Finding Bombay: American architect Robert Stephens to showcase 16 rare guidebooks at exhibition
At an upcoming exhibition American architect, photographer and collector, Robert Stephens, will showcase 16 rare guidebooks about Bombay
The Urbs Indis collection will be housed at the Urban Design & Research Institute Library (UDRI) in Kala Ghoda, and is available for reference Monday to Friday during working hours. PICS/BIPIN KOKATE
In HA Newell's guidebook, 1924 Bombay: The Gate of India, he writes for the benefit of the newcomer (to the city): "The Bombay Branch of the Royal Asiatic Society is situated in the Town Hall, Elphinstone Circle. The library is open from 10.30 am to 7 pm. To enter, a member's introduction is necessary."
"For nearly a century, it has been rather complex to enter and use the Asiatic Library. My experience of obtaining a year's membership in 2016 entailed not one, but two existing member references, lots of paperwork, and weeks of waiting. I find it perplexing and unfortunate that an institution of such cultural value would not make it simpler for common people to access and reference the collection," rues American architect Robert Stephens, recounting his ordeal that will resonate with researchers and students seeking entry into the library's hallowed environs. He's in the middle of giving us a sneak peek into his collection of vintage titles on the city (all in mint condition) that would make any Bombayphile do a mental jig in the head.
Stephens is a week away from the launch of his exhibition Mumbai Guidebooks (1880-1980) at ARTISANS' in Kala Ghoda. It will be a tactile exhibition of 16 rare books and pamphlets dating to this period that were handy companions for British soldiers as well as 21st century tourists. "Five years ago, I began collecting guidebooks. I would imagine that every new visitor to Bombay/Mumbai would reference a guidebook at some point in his/her journey through the city. This pursuit of 'place knowledge' has survived for centuries," he tells us, adding that the booksellers at Fort were his go-to guys. Detailed maps, illustrations and trivia are packed into hardbounds and paperbacks; "Paperbacks were introduced during wartime, when finances were tight across the globe," he informs, as we gaze at the noticeably frugal use of colour, feeble paper quality, and smaller size of some guides meant for soldiers posted in the city.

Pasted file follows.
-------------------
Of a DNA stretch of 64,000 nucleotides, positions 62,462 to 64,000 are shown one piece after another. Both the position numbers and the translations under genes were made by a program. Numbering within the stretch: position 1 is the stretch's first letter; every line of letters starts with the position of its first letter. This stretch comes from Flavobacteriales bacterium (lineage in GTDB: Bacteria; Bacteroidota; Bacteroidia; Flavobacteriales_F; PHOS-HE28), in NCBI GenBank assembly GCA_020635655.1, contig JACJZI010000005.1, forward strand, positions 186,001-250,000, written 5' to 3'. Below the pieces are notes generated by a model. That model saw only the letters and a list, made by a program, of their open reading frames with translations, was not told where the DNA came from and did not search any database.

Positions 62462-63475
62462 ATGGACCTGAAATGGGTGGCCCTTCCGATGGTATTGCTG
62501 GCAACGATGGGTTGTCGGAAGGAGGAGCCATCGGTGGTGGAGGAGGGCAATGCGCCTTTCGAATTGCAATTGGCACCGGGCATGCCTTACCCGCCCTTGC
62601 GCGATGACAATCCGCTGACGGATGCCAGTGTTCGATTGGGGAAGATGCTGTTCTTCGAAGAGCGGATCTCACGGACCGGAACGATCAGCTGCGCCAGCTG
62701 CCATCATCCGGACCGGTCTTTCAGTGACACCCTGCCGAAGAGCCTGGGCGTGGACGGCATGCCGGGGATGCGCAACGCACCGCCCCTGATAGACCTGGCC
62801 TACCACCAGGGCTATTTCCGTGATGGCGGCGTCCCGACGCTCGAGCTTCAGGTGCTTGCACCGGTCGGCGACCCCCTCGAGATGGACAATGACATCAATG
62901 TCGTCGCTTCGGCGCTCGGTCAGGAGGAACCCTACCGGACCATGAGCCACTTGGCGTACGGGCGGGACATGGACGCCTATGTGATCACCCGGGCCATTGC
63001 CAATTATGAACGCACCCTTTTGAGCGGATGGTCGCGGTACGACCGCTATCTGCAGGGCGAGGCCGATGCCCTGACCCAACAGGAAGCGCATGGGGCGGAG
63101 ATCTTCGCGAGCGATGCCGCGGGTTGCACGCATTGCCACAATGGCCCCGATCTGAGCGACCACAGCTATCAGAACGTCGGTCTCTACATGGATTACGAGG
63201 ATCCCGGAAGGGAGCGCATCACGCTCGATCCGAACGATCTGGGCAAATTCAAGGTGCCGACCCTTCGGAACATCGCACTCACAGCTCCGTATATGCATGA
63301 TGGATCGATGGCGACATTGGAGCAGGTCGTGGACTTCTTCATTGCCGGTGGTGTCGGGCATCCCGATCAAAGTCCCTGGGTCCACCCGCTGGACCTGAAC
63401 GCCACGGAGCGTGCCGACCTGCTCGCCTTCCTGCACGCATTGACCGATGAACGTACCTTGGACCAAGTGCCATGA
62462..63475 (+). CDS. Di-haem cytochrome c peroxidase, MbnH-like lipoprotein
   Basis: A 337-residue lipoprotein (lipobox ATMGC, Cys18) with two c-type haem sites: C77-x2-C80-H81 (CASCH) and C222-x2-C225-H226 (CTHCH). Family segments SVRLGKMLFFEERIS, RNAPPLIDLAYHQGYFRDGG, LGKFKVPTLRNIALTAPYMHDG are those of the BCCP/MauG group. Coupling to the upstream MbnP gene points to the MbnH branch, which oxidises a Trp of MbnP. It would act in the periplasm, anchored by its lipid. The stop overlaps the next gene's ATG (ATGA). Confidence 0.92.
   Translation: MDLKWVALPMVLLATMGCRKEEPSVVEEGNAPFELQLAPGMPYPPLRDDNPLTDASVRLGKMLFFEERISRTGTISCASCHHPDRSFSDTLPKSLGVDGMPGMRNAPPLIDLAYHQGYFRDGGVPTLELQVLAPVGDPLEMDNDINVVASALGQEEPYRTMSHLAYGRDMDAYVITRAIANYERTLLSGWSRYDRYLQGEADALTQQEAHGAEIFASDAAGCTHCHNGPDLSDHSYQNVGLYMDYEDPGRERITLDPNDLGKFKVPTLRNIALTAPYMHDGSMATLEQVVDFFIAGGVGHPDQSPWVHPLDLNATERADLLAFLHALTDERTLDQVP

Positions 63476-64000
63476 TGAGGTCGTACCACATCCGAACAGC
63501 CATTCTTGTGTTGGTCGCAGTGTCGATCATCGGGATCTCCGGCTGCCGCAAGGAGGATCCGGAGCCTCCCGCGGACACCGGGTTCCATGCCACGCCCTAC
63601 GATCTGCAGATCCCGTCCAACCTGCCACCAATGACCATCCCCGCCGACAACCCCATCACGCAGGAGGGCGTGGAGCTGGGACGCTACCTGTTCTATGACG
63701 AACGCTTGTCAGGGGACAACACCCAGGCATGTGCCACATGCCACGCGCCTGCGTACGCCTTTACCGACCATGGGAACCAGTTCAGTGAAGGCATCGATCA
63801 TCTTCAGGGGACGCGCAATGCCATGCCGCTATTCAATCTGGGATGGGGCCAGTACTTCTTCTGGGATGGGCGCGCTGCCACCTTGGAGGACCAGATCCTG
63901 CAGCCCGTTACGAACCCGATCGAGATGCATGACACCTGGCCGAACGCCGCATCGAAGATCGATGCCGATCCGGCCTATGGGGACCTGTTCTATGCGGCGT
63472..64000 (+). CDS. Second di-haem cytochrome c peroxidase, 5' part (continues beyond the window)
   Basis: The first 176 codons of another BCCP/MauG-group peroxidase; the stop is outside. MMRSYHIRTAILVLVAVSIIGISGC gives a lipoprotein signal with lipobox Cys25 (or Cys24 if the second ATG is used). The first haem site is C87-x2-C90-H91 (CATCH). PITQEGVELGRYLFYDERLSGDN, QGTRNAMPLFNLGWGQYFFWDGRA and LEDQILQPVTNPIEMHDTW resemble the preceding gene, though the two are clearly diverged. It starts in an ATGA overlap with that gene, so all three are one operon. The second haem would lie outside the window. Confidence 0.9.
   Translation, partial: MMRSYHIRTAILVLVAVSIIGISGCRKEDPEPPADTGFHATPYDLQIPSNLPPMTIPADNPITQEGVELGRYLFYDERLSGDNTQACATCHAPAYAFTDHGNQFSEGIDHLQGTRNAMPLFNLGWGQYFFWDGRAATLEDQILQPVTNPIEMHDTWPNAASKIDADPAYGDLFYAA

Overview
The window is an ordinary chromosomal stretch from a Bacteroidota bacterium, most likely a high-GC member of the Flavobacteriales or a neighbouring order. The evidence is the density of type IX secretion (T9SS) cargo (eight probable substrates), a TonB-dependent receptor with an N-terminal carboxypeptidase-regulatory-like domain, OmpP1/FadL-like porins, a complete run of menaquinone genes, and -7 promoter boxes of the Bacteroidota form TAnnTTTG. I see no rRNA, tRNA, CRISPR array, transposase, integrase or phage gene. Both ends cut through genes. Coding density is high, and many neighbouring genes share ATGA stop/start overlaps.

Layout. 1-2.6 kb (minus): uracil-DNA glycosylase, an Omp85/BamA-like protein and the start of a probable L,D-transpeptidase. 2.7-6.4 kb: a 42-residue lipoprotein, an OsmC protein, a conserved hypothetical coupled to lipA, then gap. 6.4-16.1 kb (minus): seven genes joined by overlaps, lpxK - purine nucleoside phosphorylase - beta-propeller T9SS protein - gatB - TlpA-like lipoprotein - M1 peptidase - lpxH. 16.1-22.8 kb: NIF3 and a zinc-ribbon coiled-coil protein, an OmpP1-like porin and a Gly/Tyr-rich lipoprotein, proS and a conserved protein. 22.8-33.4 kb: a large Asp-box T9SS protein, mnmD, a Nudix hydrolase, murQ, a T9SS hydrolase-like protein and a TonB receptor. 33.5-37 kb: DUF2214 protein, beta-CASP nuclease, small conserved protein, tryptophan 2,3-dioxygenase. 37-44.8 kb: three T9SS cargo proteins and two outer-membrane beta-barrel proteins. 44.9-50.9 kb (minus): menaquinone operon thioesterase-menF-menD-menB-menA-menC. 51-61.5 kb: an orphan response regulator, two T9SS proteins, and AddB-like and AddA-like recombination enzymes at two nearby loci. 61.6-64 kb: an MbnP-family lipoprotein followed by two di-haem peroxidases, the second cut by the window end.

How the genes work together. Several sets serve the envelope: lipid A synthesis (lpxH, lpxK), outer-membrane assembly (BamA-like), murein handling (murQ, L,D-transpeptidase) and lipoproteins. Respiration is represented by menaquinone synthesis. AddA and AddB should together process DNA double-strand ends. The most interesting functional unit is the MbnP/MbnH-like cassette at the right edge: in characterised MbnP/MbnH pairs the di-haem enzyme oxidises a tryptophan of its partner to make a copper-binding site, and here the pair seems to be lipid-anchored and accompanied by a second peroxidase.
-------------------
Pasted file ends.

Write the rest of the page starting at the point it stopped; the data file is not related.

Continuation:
An aerial photograph of Mumbai by Robert Stephens. He loves seeing cities as spaces of millions and places of ecology — both social and natural. Once one studies the history of a place, it is fascinating to discover how these ecologies intertwine and grow together over generations, Stephens maintains
Accompanying the exhibition is the launch of Urbs Indis: Cities of India, Stephens' online aerial photography gallery and archival library. "Urbs Indis gives digital form to the three-dimensional exhibitions of photographs and books that have featured at ARTISANS' over the years, including Mumbai Articles (2014), Mumbai North (2016), and Mumbai Shadows (2017)." Taking us through the site, he adds that it will be an online journal for all kinds of curious minds, with five aerial photography galleries spanning Mumbai, Chennai and Delhi, 12 reading rooms (one of which has Mumbai Guidebooks), an online journal featuring walkthroughs of public libraries and interviews with rare book collectors in India. The easily navigable site also offers a teaser of the aerial photography series spanning the subcontinent, including Ahmedabad Walls that is scheduled to open in October 2018 at the Kasturbhai Lalbhai Museum in Ahmedabad.
Throughout our chat with Stephens, his intent and dedication are writs all over these projects, giving us hope that an individual can actually help work towards building the collective awareness of a city, one book and one photograph at a time.
OPENS May 18, 7 pm TILL May 27
At ARTISANS', 52-56, Dr VB Gandhi Marg, Kala Ghoda. TIME 11 am to 7 pm CALL 09820145397
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